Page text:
Chesapeake is no joke; they are a substantial player in the natural gas industry. Cramer also recommended the stock regularly on his show. This is the risk of using borrowed money to make investments, and what’s truly unfortunate is that most companies use credit in everyday operations, not just investing in the market. When people jabber on about the importance of the “TED Spread” or “LIBOR”, they are referring to issues like this. Many businesses were founded on the availability of money at cheap rates (LIBOR at 2.5%, not 6%), and with a liquidity crunch which seems endless, one cannot gage how long certain marginal companies can stay in business.

Fortunately for our financial system, the G-7 is on the case; they announced on Friday that they would take “all necessary steps” (sorry for the arbitrary nature of this quote, the transcript was ultra vague) to resolve the financial crisis, including the purchase of troubled assets, even common stock.

We’ll see how long this takes to come into effect.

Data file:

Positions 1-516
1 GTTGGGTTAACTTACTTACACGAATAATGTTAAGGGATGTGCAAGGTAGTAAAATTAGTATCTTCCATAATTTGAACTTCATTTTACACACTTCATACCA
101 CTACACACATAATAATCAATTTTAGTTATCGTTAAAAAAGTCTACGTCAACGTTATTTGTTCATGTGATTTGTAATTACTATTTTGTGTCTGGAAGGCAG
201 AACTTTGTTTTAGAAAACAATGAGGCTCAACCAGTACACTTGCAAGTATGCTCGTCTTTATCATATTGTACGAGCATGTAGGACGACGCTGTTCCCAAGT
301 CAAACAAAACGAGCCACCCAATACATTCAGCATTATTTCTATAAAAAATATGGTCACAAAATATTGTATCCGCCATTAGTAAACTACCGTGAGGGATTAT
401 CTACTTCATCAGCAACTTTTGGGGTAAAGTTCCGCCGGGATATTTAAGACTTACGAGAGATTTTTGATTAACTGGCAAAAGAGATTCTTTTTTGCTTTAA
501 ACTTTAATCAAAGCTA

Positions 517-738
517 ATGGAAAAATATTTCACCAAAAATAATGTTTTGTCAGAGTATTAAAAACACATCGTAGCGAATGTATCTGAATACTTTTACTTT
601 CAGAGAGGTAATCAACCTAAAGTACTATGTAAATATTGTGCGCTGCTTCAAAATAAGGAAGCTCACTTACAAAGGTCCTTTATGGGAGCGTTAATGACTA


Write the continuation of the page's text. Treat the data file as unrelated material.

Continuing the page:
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This Wachovia episode is only getting more interesting. Before there is a resolution to this cat fight, I thought it would be worthwhile to point out the pros and cons of each outcome.

This deal is a no brainer for everyone but Citi;

  1. Wells Fargo is using private money to buy Wachovia, meaning no tax dollars necessary
  2. They will assume ALL of Wachovia’s operations, not just commercial banking
  3. Wachovia shareholders get $7 instead of $1 per share.
  4. The Citi deal requires the “good bank/bad bank” scenario, where they take only the good stuff, and leave the rest to the FDIC to take care of.

The bad part of this outcome is placed solely on Citi; they said on Monday that cutting their dividend in half was an action to shore up capital for the Wachovia deal, but now without the acquisition, that argument is out the window. Also, before Wells Fargo came in with the $15 billion deal, there wasn’t any relative basis to say that Citi’s $2 billion offer was too low. Wall Street initially applauded Citi’s move to buy Wachovia, because it signaled that they had a strong enough balance sheet to be expanding in this environment. For a brief time, they were moving into the tranche of Wells Fargo, JP Morgan, and Bank of America (As told by the stock price hitting a 3 month high).